Now that Microsoft is completely in control of Nokia, the company has killed off the Nokia X series of Android smartphones. The devices will be converted to Lumia Windows Phone smartphones going forward.
Microsoft has made it official: Android is not going to be an option when it comes to powering its smartphones. The company has announced that it plans to shift the Nokia X series, which run Android, into Lumia-branded Windows Phones.
"Second, we are working to integrate the Nokia Devices and Services teams into Microsoft. We will realize the synergies to which we committed when we announced the acquisition last September. The first-party phone portfolio will align to Microsoft's strategic direction. To win in the higher price tiers, we will focus on breakthrough innovation that expresses and enlivens Microsoft's digital work and digital life experiences. In addition, we plan to shift select Nokia X product designs to become Lumia products running Windows. This builds on our success in the affordable smartphone space and aligns with our focus on Windows Universal Apps," wrote Microsoft CEO Satya Nadella to employees.
The announcement comes a few weeks after Nokia launched its most recent Android smartphone with the 4.3-inch Nokia X2. While the Nokia X series runs Android, it runs a modified version of the operating system that strips out all Google services and replaces them with Microsoft and Nokia services. Amazon uses a similar approach with its Android-based Fire OS that runs on its Kindle Fire tablets and upcoming Fire Phone. The Nokia X series Android skin looked virtually identical to Windows Phone and Nokia spun it as one way to get users to want to upgrade to a Lumia Windows Phone smartphone.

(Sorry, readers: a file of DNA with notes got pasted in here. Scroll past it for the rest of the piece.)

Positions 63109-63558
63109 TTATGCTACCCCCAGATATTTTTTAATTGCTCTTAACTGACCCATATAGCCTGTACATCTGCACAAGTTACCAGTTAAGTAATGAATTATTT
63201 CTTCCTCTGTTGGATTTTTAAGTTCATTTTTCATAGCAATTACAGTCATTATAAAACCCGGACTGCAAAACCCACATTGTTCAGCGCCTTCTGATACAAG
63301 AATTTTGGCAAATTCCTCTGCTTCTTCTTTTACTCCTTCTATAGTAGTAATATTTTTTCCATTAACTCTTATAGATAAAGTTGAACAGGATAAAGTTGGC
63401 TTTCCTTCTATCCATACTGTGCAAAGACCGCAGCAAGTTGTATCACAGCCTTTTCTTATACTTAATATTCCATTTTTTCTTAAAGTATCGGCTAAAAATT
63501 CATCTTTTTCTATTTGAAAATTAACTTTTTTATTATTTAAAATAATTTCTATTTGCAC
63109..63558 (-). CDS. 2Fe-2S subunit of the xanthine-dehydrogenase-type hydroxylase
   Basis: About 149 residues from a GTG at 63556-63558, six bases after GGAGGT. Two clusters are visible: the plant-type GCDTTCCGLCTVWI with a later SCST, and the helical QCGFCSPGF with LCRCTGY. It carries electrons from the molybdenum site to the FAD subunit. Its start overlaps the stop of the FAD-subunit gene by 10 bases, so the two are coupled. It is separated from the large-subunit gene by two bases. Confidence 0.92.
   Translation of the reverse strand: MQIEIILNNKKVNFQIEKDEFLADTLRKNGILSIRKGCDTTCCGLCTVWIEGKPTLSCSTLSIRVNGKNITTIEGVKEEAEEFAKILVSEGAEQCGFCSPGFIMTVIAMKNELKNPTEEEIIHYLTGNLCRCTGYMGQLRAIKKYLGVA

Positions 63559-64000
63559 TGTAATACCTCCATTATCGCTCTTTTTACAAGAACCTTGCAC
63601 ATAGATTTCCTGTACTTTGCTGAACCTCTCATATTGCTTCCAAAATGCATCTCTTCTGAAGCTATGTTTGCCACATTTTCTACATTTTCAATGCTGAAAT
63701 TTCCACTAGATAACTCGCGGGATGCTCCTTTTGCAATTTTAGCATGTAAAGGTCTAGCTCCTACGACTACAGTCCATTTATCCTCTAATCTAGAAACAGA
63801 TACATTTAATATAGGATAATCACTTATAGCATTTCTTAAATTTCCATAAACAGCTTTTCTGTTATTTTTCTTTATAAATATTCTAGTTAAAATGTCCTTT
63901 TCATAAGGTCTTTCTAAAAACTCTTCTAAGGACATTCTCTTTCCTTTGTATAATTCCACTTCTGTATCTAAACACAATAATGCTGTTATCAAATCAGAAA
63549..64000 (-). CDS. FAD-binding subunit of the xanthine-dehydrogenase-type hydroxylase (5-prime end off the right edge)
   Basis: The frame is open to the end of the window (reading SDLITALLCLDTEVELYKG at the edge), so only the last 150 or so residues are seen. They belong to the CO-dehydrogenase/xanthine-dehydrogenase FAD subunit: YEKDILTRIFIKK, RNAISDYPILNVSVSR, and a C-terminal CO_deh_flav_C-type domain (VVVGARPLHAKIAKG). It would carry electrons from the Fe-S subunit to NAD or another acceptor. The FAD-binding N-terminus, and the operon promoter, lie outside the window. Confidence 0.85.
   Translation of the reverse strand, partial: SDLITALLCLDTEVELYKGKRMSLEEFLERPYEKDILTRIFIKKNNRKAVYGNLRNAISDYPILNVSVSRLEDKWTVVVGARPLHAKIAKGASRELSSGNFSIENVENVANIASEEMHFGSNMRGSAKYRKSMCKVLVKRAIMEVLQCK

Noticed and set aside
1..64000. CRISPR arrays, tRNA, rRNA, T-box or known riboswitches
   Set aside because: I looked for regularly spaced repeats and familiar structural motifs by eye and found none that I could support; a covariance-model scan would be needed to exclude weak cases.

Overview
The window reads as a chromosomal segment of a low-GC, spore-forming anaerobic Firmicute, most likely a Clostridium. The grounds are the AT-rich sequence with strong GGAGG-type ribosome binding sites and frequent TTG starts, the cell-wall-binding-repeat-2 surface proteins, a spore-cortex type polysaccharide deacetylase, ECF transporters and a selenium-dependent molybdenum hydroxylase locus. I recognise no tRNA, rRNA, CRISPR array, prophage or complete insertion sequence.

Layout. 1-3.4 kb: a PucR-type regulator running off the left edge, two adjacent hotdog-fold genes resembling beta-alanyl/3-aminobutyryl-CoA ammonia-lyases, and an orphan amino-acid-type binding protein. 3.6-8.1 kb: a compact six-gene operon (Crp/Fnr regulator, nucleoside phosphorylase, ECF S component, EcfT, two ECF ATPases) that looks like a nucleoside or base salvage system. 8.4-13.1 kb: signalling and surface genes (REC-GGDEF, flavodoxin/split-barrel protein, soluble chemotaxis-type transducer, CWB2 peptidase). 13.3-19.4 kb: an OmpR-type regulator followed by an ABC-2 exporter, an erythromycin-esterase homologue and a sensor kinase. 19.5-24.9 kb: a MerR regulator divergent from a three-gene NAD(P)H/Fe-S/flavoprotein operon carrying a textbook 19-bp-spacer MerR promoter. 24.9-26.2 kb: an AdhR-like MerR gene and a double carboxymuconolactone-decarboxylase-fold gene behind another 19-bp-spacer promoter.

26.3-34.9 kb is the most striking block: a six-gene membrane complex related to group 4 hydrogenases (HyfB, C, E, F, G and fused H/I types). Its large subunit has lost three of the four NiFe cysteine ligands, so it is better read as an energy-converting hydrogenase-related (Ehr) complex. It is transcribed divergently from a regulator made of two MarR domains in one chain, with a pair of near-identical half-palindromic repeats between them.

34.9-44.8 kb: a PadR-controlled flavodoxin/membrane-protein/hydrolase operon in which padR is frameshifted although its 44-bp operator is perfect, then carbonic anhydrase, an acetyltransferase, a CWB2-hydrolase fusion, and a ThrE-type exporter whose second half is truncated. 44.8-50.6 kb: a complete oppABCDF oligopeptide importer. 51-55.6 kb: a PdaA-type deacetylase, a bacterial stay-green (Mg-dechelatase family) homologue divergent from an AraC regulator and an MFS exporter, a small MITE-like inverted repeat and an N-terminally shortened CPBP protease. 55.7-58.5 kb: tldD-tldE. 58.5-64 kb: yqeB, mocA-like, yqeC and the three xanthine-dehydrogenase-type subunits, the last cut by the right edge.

Prior to Nokia launching the Nokia X series at Mobile World Congress this year, there had been rumors for a few years that Nokia was secretly working on Android smartphones. The company denied reports and reiterated its commitment to exclusively using Windows Phone to power its smartphones. It was believed that the project was formed to please shareholders who questioned going the Windows Phone-only route, with an OS that had not gained significant market share or popular third-party apps at the time.
When Microsoft acquired Nokia, the project was widely expected to be axed, since it seemed strange that Microsoft would want or support the release of a smartphone not powered by Windows. Nokia released a handful of Android smartphones this year and it appeared that Microsoft was going to keep the line around and use Windows Phone and Android.
As Microsoft dashed any hopes of taking a dual-OS strategy with this announcement, Microsoft assured existing Nokia X series owners that the company will support existing Nokia X devices, even though it has no plans to develop any new Android smartphones.